Saturday, April 22, 2006
My comments on someone's blog:
Obviously, that's not how he goes about it. It's not too hard to imagine how an old guy could come up with a whole act that he is part of the Department of Community Health, they are doing a cancer education program, says he is a doctor, and that he wants to talk to her about prevention, he blabbers, later, he offers to do a cancer screening exam, etc etc. I could see some women getting tricked by it.
Which were answered by:
Tricked? Nope. This falls clearly in the category of "stupid."
Totally disagree. No one ever deserves to get molested because they were naive. The assumption that these women wanted to be sexually assaulted is what is disgusting.
People lie all the time about very serious issues and others around them can are easily tricked.
There are people who are very good impersonators, and some are even involved in serious crimes.
People's ability to be suspicious also has to do past experience/knowledge and their educationa/cultural level.
This is another example where lack of knowledge in psychology makes people blame the victims, not to mention the nasty ridicule.
Any twit with a half of brain would know that a physician will never do door-to-door breast exams. You aren't talking naivete here, these are women who are just plain stupid and they are so stupid it is insulting to the rest of us. They aren’t too young, they aren't feeble minded with age, and they should be more worldly at those ages; they have been to a physician before, I would think, and should understand the ropes. You can’t excuse their stupidity without recognizing that this is exactly what it is... stupidity.
The fact that they were naive does not take away their personal responsibility.
What is "stupid?" Are you suggesting they had mental retardation? Have you not heard of the tens of thousands different scams that humans have successfully invented as they pass off as someone or other ? Many work based on psychological manipulation.People's minds go far beyond their intellectual abilities and this is where psychology comes in, and quite often completely overrides rationality.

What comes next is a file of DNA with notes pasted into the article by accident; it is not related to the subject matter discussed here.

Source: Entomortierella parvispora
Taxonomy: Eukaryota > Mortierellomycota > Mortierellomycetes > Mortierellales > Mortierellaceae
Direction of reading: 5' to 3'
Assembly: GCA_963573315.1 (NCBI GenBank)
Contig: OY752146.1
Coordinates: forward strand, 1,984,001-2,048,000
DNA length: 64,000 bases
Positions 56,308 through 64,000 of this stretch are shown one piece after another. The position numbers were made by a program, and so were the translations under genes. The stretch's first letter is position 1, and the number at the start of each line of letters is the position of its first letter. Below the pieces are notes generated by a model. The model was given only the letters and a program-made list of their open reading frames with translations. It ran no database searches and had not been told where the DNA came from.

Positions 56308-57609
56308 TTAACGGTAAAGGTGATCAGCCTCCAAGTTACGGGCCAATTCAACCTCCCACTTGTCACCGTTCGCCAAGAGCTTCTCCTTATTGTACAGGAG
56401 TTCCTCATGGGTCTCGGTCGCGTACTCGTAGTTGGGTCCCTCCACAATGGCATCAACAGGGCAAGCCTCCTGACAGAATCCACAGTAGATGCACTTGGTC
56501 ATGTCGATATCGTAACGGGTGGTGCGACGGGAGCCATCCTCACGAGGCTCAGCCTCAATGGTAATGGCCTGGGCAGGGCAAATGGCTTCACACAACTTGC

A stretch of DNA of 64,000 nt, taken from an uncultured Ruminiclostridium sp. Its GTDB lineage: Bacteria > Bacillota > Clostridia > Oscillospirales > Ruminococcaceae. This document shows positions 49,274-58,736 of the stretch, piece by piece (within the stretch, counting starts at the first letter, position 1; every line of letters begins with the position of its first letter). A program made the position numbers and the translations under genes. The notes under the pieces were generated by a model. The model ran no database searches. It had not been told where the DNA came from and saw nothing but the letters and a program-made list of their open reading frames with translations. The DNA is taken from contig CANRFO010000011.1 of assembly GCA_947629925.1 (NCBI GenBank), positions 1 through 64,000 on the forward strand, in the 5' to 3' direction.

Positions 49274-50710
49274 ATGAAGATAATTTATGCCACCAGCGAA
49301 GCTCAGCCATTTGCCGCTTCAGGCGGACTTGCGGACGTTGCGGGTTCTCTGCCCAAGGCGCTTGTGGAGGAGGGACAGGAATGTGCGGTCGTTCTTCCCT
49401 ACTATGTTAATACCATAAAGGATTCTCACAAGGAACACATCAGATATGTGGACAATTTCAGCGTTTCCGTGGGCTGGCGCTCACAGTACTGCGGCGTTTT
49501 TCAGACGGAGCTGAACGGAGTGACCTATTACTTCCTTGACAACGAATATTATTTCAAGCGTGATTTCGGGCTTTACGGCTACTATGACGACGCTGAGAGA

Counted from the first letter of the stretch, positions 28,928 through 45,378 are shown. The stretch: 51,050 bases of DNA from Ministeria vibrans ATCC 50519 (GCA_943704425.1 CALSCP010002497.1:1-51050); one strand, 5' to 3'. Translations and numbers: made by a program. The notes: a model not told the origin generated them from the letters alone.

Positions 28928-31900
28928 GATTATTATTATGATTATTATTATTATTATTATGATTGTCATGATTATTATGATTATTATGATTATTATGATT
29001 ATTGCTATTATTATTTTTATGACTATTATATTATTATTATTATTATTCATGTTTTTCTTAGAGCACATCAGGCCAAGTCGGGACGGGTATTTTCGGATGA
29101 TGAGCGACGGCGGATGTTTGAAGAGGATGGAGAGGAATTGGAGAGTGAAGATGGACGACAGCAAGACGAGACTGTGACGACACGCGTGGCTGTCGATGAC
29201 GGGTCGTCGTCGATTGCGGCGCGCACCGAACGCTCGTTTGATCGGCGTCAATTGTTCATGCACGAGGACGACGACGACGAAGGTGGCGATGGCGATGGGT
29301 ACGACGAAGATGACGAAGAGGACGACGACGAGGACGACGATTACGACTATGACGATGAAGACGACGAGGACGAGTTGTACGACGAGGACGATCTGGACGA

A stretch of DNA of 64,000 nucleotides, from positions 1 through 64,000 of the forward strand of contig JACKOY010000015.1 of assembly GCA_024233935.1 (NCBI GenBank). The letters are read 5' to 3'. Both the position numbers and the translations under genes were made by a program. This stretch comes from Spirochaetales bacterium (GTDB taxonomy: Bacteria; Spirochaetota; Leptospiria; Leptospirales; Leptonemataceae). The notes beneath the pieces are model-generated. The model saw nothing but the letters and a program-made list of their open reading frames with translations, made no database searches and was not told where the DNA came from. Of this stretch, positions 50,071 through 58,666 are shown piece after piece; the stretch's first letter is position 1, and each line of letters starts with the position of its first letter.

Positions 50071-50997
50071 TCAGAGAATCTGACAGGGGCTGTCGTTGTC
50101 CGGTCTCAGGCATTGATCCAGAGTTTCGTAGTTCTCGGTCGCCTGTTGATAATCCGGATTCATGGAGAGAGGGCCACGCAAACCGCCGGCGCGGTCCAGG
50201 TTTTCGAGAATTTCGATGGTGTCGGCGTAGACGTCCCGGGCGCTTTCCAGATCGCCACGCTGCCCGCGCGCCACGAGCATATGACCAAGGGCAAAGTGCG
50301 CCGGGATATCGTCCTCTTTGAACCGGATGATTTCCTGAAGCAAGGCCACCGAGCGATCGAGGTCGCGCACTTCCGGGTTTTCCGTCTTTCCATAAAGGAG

People aren't born with knowledge or the capacity to know everything and to suspect correctly everything, you must be completely snotty to think if someone somewhere hasn't acquired the same knowledge you have, it is because of a low IQ.
Alessandra you just contradicted your point by saying: "The fact that they were naive does not take away their personal responsibility."
Alessandra wrote (after searching and finding more tidbits of information that show that my initial assumptions were right on target!):
Only if you mistake what I wrote for implying that no one should ever have any responsibility over anything - which is a big incorrect distortion. Or that naiveness equates to no one having to have personal responsibility. Another incorrect distortion. Or that only people who didn't fall for the scam have personal responsibility. Either you didn't understand what I wrote or you jumped to very mistaken conclusions about it.
Take the typical scams where someone pretends to be an agent that needs to process a certain fee and asks for the target's bank account information. Depending on how the scam person presents themselves, they can succeed in posing as some official agent and getting illegally the information they seek.
This does not mean any person who is contacted by such a scam artist has no responsibility over their financial information. Everyone has personal responsibility always. But if the way you decode the situation is not enough or is not appropriate for you to perceive the situation as a scam, you will be tricked. And factual information is only one component, other psychological dynamics can even completely override data, which is how we respond to people on a psychological level.
This means that you still are responsible for trying to advert any scam, but your ability to do so can be impaired based on lack of factual data and psychological dynamics. So, if a person didn't choose to be tricked, and was tricked, even though they still have personal responsibility over their lives, to blame them is to blame the victim.
re this case, I found this: "Authorities believe he targeted women who don't speak English well and women who don't have health insurance."
What does this tell you? He was going exactly for women who would have trouble figuring out it was a scam. Women who don't speak much English could certainly have a much lower awareness level compared to educated people about how doctors behave in the US, or compared to many Americans who are quite familiar with the behavior of the medical community; such women could be easily fooled, they might have not that much schooling, and this information that lots of bloggers believe every woman is born with was just not there for them.
Same for women with no health insurance, who could be poor, not that educated, and lack the necessary info to know that a hospital wouldn't send a doctor door-to-door like that - which is what I read his line was.
It's sad to see how the media (and the blogosphere specially) just made one big tawdry joke of the victims. And it's particularly cretinous the action of totally blaming the victims, as if doing this showed intelligence.